Wednesday, February 20, 2013

Non Traditional Investments

I have been watching an inordinate amount of reality television lately including but not limited to Pawn Stars, American Pickers, American Restoration, American Guns and Fast ‘N Loud.  All of this has had the unfortunate consequence of getting me interested in non-traditional investments.

My definition of traditional investments includes stocks, bonds, commodities and real estate.  Non-traditional investments could include anything from beanie babies to cars to art.  Typically these collections or purchases start as a hobby and the market gets developed by small businesses until a collectors market develops.  This is most easily seen in coin and stamp collections which have a certain universal appeal.  Baseball and other trading cards could fall into this sphere as well.  Classic and exotic cars typically will go up in value.  I don’t understand the art market in terms of moderns, but classic pieces have a universal appeal.  Firearms have a well defined collectors market as well.

Success depends upon buying low and selling high.  It takes a very astute eye and a tremendous amount or education to succeed in any collectors market.  Grading could be the easiest part of the process.  Counterfeit goods can quickly ruin the ignorant investor.

Certain non-traditional investments also have a significant holding cost.  While all purchases could be insured, a garage and upkeep is needed for cars, a temperature humidity controlled cellar is required for wine investments, and vases or sculptures can be quite delicate.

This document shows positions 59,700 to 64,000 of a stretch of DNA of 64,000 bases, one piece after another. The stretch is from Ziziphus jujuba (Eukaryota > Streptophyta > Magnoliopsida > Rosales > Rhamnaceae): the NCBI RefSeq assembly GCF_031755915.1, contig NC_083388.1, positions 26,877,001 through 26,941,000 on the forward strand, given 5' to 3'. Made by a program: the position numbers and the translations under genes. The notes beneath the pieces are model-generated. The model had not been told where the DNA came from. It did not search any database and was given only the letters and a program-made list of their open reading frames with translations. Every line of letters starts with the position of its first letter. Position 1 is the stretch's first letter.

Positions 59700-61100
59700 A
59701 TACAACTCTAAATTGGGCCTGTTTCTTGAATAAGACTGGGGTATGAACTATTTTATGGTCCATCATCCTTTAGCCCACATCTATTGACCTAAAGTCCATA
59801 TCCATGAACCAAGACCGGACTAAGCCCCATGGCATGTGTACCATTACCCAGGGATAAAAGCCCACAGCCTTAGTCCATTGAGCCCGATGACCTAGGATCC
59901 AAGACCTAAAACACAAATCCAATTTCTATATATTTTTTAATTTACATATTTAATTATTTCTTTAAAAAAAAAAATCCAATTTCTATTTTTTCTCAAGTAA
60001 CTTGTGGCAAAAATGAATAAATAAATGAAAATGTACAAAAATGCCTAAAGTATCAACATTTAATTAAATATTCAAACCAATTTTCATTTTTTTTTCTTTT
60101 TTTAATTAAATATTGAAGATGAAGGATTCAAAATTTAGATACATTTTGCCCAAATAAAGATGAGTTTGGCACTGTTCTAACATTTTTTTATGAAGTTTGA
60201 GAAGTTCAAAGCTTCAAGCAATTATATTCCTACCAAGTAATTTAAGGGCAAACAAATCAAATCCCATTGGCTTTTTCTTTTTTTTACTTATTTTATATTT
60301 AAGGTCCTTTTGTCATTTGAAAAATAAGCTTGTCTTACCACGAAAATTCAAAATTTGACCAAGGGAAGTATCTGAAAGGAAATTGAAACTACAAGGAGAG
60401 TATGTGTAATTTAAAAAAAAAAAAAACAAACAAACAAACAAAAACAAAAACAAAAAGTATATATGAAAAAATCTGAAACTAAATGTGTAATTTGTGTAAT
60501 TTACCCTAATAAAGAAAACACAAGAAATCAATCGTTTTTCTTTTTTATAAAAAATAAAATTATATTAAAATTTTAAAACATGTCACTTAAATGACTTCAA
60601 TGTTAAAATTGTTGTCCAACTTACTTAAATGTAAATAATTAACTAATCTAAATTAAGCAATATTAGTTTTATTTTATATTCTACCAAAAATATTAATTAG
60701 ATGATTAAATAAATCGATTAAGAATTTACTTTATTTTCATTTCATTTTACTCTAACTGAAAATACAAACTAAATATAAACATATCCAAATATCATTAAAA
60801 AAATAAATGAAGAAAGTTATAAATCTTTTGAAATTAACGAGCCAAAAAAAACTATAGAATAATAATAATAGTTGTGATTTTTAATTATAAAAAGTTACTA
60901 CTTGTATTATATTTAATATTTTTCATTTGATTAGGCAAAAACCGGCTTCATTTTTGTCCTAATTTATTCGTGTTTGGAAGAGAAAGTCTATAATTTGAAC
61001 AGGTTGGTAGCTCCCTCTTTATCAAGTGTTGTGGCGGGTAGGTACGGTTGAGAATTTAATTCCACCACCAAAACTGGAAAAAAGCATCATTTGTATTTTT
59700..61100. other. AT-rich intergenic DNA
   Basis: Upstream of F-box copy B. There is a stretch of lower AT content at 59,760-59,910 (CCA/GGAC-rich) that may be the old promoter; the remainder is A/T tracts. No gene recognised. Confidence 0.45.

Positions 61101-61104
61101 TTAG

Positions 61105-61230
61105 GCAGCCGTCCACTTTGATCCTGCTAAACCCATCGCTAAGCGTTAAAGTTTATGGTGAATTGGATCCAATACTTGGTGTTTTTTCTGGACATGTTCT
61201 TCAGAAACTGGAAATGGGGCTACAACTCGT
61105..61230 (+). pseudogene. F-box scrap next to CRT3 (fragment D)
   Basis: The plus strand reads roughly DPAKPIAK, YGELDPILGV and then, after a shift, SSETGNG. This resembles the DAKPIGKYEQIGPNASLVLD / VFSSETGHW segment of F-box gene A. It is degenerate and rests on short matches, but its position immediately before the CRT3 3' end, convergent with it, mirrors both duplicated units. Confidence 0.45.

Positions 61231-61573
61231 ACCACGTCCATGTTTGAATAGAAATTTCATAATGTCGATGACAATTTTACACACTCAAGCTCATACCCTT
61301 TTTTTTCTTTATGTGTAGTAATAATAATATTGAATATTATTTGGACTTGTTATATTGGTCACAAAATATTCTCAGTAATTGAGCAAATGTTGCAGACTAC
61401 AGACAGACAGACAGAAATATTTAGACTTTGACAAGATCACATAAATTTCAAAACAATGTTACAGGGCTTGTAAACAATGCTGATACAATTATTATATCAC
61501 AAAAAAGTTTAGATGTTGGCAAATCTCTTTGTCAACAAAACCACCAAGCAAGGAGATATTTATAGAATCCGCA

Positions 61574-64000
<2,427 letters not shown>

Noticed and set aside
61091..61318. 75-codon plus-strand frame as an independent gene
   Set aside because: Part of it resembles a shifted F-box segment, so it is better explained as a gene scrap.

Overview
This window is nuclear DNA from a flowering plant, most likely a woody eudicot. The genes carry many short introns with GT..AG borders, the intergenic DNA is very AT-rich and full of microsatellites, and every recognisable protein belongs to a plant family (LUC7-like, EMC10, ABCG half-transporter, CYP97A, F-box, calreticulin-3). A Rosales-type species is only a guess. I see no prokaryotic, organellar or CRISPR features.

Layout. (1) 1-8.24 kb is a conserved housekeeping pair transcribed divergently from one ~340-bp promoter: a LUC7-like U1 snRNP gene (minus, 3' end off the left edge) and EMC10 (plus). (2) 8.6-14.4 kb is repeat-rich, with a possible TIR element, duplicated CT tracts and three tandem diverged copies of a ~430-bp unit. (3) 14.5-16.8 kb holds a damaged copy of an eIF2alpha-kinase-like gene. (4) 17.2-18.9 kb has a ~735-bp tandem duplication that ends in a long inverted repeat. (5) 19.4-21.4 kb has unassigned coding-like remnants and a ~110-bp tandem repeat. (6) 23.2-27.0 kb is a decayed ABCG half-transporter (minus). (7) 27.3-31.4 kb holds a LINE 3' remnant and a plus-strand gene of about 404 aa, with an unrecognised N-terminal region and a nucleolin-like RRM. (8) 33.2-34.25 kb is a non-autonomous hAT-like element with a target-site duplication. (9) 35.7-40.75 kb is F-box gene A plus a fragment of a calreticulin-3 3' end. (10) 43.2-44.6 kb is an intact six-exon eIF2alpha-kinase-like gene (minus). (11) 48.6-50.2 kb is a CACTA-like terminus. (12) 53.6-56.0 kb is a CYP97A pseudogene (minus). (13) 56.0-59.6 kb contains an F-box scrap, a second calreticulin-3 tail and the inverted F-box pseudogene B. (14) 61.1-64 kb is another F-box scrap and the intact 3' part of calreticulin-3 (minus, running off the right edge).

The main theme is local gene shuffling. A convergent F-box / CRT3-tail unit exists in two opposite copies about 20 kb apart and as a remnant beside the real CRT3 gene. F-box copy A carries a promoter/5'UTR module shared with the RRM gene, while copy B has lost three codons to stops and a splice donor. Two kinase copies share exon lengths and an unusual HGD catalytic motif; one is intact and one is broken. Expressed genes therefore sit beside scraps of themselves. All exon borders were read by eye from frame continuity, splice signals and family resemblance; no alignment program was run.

These considerations aside, non-traditional investments can be cyclic and something that is currently hot, may fall out of favor for 10 years before returning.  These investments are also illiquid.  The best price will only be reached at auction under the right conditions.  If you need to pay for college, that may not work out for you.  Even at auction, buyers take into consideration the buyer’s premium which is 15% or more.  If you sell based on consignment, the seller usually only gets 85% of the sales price.

With those points made, it is reasonable to put a percentage of your portfolio into non-traditional investments.  The dividend is enjoying the beauty and history of these items during your ownership.  The absolute return may or may not be there, but with investment grade pieces (greater than $10,000), the risk is lower.

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